Cardiovascular disease continues to be a dominant cause of morbidity and mortality in the United States and throughout much of the world. Advances that have been made in recent decades have come from the dedication and talents of many researchers working at the basic science level up through to clinical translation including population and care delivery studies. Over the past 35 years, The Johns Hopkins T32 Program in Cardiovascular Disease has trained many of these researchers, and with this renewal proposal we aim to continue this success. Our philosophy is to provide a broad-based, multi- and inter-disciplinary research environment with which to train post-doctoral fellows in basic, translational, clinical, and/or population science. Our program accepts physicians in Cardiology, some with PhDs as well, who are dedicated to pursuing an academic research career, and non-clinical fellows (PhD or MD) who are pursuing cardiovascular research. This mixture of basic and clinical scientists has fostered an unusual environment conducive to out-of-the-box thinking and translation of novel approaches to new understandings and treatment of cardiovascular disease. Most mentors have their primary appointments in the Division of Cardiology, but our faculty also include members from Pulmonary Medicine, Radiology, Institutes of Genetic Medicine and Cell Engineering, Biomedical Engineering, Pediatric Cardiology, Pathology, Epidemiology, and The Welch Center of Clinical Research. All of the faculty have long- standing histories of collaborations. Ten primary areas of research are covered: basic science in ventricular and vascular pathobiology, molecular biology and genetics, proteomics, cardiovascular imaging and computational modeling, epidemiology, risk assessment, genome-wide association research, preventive medicine strategies, clinical/translational studies in electrophysiology, coronary disease, and heart failure, and cardiovascular aging. The program supports 12 positions (our last renewal was approved for 13 positions) for 2 years of un-interrupted research training. It also includes a position with a 3rd structured year of formal course work to provide a masters degree in clinical investigation. With this renewal, we continue our primary goal of providing leadership in academic cardiology, training future leaders in all levels of research to help combat cardiovascular disease.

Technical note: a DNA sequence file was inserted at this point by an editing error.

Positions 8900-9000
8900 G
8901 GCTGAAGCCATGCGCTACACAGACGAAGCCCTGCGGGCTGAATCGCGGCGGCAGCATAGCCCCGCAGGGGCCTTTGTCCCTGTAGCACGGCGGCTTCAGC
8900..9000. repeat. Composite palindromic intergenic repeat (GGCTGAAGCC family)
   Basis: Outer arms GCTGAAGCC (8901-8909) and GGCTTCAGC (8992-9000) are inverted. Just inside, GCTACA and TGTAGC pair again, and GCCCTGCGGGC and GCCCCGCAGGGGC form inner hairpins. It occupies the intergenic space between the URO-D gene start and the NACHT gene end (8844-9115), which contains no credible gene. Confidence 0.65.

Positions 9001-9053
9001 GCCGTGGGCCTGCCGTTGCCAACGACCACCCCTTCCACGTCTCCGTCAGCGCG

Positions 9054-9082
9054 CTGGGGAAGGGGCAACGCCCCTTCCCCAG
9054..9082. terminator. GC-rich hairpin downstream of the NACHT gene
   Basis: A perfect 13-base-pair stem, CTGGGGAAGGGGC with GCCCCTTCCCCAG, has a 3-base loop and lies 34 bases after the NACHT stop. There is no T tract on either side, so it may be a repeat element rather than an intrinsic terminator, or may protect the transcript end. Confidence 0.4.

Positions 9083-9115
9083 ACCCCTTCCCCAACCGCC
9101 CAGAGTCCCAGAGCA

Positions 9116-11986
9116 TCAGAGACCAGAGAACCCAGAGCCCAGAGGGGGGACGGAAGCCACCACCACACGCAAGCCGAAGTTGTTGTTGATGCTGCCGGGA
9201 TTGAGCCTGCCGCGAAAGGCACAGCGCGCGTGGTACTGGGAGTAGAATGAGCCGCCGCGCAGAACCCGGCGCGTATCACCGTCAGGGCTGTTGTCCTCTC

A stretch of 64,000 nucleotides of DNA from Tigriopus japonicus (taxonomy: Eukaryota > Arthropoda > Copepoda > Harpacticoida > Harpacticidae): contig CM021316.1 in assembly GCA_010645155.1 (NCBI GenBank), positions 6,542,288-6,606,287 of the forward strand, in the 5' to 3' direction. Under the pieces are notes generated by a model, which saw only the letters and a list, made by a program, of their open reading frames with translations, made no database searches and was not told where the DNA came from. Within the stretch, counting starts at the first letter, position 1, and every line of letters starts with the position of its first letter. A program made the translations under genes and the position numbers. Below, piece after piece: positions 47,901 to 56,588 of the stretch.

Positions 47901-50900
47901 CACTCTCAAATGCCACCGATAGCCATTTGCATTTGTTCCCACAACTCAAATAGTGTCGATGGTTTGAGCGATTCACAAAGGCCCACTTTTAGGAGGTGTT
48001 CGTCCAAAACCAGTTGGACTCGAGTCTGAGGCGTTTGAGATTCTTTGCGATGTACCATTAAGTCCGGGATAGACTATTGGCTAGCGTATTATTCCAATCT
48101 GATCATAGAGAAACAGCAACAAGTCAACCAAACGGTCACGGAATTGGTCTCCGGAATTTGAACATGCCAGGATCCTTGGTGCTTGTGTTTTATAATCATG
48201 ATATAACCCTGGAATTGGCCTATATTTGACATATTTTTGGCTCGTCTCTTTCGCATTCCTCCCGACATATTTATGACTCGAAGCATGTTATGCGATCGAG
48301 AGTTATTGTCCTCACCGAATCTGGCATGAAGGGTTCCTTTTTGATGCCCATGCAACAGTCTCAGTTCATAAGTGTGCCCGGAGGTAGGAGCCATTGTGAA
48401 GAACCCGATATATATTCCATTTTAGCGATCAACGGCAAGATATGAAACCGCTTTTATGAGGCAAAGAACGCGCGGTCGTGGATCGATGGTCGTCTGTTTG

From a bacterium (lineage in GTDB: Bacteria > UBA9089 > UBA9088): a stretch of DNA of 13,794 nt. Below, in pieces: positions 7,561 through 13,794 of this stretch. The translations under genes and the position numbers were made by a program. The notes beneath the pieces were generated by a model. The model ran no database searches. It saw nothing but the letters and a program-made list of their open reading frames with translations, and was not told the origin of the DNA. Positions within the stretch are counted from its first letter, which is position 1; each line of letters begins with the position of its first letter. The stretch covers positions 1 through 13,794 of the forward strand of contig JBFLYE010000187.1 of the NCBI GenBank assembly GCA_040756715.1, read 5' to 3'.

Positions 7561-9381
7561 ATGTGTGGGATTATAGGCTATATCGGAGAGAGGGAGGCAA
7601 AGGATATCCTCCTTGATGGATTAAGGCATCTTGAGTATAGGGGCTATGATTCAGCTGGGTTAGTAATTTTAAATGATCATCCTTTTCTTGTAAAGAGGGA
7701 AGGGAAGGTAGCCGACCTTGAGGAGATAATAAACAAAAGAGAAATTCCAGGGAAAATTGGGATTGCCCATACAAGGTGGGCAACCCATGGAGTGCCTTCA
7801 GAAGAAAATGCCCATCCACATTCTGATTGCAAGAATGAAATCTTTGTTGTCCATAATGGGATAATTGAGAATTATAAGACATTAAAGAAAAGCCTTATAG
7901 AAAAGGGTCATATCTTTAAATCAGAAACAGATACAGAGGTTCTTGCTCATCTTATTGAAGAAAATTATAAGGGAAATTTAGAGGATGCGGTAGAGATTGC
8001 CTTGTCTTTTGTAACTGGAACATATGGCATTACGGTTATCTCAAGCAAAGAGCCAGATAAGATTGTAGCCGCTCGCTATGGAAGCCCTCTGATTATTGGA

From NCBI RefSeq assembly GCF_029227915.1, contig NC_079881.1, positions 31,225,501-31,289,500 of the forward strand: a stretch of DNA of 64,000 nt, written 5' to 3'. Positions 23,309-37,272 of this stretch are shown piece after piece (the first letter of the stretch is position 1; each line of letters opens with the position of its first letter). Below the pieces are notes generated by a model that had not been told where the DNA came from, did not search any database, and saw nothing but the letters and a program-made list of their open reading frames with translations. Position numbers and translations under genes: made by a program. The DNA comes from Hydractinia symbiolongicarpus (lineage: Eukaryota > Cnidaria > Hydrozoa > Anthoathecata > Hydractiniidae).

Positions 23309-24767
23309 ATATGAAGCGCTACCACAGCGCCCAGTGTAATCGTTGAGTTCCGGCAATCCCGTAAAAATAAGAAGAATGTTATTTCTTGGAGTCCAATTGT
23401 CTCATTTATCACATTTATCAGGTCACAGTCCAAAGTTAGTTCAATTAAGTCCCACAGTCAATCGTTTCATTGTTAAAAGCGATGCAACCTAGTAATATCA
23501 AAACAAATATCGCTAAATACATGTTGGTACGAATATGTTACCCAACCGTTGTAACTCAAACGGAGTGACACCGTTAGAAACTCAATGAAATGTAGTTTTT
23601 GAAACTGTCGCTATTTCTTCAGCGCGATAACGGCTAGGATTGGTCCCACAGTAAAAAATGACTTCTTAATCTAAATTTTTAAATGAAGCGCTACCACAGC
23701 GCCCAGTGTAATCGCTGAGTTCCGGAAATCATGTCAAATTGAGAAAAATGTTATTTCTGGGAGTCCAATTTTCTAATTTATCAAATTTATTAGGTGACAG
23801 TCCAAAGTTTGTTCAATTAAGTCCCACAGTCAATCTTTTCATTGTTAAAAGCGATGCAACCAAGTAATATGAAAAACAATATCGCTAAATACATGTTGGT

Heart and vascular disease is a leading cause of disability and death in the United States. The Johns Hopkins Cardiology Post-doctoral Training Program, now in its 35th consecutive year, provides broad multi-disciplinary training spanning from basic science up through to population/outcomes research. Our goal is to train the next generation of academic cardiovascular research leaders to continue the important work of tackling these important and common diseases.
|Hsu, Steven; Kambhampati, Swetha; Sciortino, Christopher M et al. (2018) Predictors of intra-aortic balloon pump hemodynamic failure in non-acute myocardial infarction cardiogenic shock. Am Heart J 199:181-191|
|Hsu, Steven; Kokkonen-Simon, Kristen M; Kirk, Jonathan A et al. (2018) Right Ventricular Myofilament Functional Differences in Humans With Systemic Sclerosis-Associated Versus Idiopathic Pulmonary Arterial Hypertension. Circulation 137:2360-2370|
|Metkus, Thomas S; Guallar, Eliseo; Sokoll, Lori et al. (2018) Progressive myocardial injury is associated with mortality in the acute respiratory distress syndrome. J Crit Care 48:26-31|
|Aronis, Konstantinos N; Berger, Ronald D; Calkins, Hugh et al. (2018) Is human atrial fibrillation stochastic or deterministic?-Insights from missing ordinal patterns and causal entropy-complexity plane analysis. Chaos 28:063130|
|Lin, Brian Leei; Li, Amy; Mun, Ji Young et al. (2018) Skeletal myosin binding protein-C isoforms regulate thin filament activity in a Ca2+-dependent manner. Sci Rep 8:2604|
|Aronis, Konstantinos N; Ashikaga, Hiroshi (2018) Impact of number of co-existing rotors and inter-electrode distance on accuracy of rotor localization. J Electrocardiol 51:82-91|
|Ren, Xianfeng; Schmidt, William; Huang, Yiyuan et al. (2018) Fropofol decreases force development in cardiac muscle. FASEB J 32:4203-4213|
|Nakamura, Taishi; Zhu, Guangshuo; Ranek, Mark J et al. (2018) Prevention of PKG-1? Oxidation Suppresses Antihypertrophic/Antifibrotic Effects From PDE5 Inhibition but not sGC Stimulation. Circ Heart Fail 11:e004740|
|Hashimoto, Toru; Kim, Grace E; Tunin, Richard S et al. (2018) Acute Enhancement of Cardiac Function by Phosphodiesterase Type 1 Inhibition. Circulation 138:1974-1987|
|Metkus, Thomas S; Tampakakis, Emmanouil; Mullin, Christopher J et al. (2017) Pulmonary Arterial Compliance in Acute Respiratory Distress Syndrome: Clinical Determinants and Association With Outcome From the Fluid and Catheter Treatment Trial Cohort. Crit Care Med 45:422-429|
Showing the most recent 10 out of 184 publications